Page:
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May 22, 2023

Montana law gives nonresident income tax and withholding relief for short-term business travelers and their employers

On May 18, 2023, Montana Governor Greg Gianforte approved H.B.447, which, effective January 1, 2024, exempts from Montana source income compensation received by nonresident employees (with the exceptions noted below) for services they provide within Montana for 30 days or less during the calendar year.

The exemption applies only if employees performed employment duties in more than one state during the calendar year.

If employment within Montana exceeds 30 days in the calendar year, all compensation is included in Montana source income, including compensation for the first 30 days of employment.

Key employee and other exceptions

HB 447 uniquely excludes key employees from the 30-day safe harbor. A key employee is defined as "an individual who, for the year immediately preceding the current tax year, had annual compensation from the employer of greater than $500,000."

Other individuals also excluded from the safe harbor include:

  • Professional athletes or members of professional athletic teams
  • Professional entertainers who perform services in the professional performing arts
  • Persons of prominence who perform services for compensation on a per-event basis
  • Persons who receive lottery winnings on lottery tickets purchased in Montana
  • Persons who perform construction services to improve real property, predominantly on construction sites, as laborers
  • Qualified production employees

Income tax withholding

Provided one of the following applies, the Montana Department of Revenue will not impose penalties for an employer's failure to withhold nonresident income tax if the error was due to miscalculating the number of days nonresident employees were present in Montana:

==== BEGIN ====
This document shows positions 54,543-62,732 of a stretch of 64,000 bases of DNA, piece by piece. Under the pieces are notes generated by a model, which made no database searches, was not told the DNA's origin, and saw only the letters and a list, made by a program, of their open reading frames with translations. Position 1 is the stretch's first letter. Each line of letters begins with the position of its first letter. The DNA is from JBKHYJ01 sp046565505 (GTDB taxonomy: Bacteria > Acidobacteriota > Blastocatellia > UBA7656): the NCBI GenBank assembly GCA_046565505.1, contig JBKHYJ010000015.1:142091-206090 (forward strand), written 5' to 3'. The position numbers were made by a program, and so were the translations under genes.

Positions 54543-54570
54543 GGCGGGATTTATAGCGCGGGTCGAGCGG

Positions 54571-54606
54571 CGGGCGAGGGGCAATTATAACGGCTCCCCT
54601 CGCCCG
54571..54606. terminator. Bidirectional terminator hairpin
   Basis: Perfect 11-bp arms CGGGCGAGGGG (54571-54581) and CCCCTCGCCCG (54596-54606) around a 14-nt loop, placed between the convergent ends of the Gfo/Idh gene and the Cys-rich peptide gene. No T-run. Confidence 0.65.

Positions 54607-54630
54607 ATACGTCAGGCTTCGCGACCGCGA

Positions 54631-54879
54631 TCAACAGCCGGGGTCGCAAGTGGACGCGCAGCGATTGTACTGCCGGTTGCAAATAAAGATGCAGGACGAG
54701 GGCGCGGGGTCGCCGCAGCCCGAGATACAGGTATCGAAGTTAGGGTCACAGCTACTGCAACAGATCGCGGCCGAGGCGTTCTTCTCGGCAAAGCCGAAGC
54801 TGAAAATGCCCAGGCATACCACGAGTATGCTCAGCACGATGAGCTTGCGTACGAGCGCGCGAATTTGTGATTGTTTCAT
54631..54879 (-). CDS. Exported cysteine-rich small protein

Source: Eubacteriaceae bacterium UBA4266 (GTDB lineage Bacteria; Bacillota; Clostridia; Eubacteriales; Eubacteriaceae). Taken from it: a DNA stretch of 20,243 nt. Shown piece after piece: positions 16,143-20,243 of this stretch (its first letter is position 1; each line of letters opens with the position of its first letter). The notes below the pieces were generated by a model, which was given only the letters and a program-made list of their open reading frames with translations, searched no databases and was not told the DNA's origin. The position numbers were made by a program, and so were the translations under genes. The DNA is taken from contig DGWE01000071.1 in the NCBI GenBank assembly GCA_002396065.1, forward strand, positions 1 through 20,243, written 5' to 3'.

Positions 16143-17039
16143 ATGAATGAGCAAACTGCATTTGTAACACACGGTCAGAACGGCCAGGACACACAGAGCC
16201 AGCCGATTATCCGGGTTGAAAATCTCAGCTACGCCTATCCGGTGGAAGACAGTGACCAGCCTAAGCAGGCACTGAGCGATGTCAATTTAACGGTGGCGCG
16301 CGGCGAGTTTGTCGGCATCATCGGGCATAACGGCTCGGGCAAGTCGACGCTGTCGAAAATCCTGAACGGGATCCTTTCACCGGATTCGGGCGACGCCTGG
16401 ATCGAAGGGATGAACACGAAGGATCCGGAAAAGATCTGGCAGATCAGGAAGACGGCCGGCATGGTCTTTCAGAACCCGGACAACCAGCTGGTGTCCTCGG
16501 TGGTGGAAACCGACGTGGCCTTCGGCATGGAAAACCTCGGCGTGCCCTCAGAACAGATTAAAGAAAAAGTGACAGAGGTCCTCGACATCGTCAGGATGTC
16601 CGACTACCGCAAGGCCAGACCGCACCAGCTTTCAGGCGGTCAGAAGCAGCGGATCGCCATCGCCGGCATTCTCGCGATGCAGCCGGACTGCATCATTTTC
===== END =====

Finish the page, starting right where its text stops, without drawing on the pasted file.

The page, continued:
• The employer relied on a regularly maintained time and attendance system that required employees to record, on a contemporaneous basis, their work location each day they were present in a state other than their state of residence (or where services were performed for state unemployment insurance purposes) and the system was used by the employer to allocate employees' wages between all taxing jurisdictions where employees performed their duties.
  • The employer did not maintain a time and attendance system, but instead relied on employee travel records that the employer required be maintained and recorded on a regular and contemporaneous basis.
  • The employer did not maintain a time and attendance system but instead relied on travel expense reimbursement records that employees were required to submit on a regular and contemporaneous basis.

Rules for counting 30 days

If nonresident employees are present in Montana for any part of a day, they are considered present for that entire day unless their presence is solely for purposes of transit through Montana.

Other Montana taxes

The law stipulates that the state's 30-day nonresident income tax exemption does not alter the application of other Montana taxes.

Ernst & Young LLP insights

Montana is now one of 29 states that makes a de minimis exception to its nonresident income tax withholding requirement based on days or earnings. Recently, Indiana legislation was enacted, which, effective January 1, 2024, allows for a 30-day de minimis exception to its nonresident income tax and withholding requirements. (See EY Tax Alert 2023-0871.)

As Montana's unique key employee exclusion demonstrates, states vary in their approach to the nonresident income tax safe harbor. For instance, New York's 14-day rule and Vermont's 30-day rule apply only to income tax withholding and not to the income tax obligation, and some states (e.g., Louisiana) require that the employee provide the employer with a certificate of nonresidence for the exemption to apply. (See the "insights" section of our March 2023 issue of  Payroll Month in Review for more information about nonresident income tax exceptions.)

Employers should review their state and local nonresident income tax withholding obligations with an employment tax advisor to confirm compliance and reduce their potential for underwithholding and reporting risks.


Contact Information
For additional information concerning this Alert, please contact:
Workforce Tax Services - Employment Tax Advisory Services
   • Kristie Lowery (
   • Kenneth Hausser (
   • Debera Salam (

Published by NTD’s Tax Technical Knowledge Services group; Andrea Ben-Yosef, legal editor


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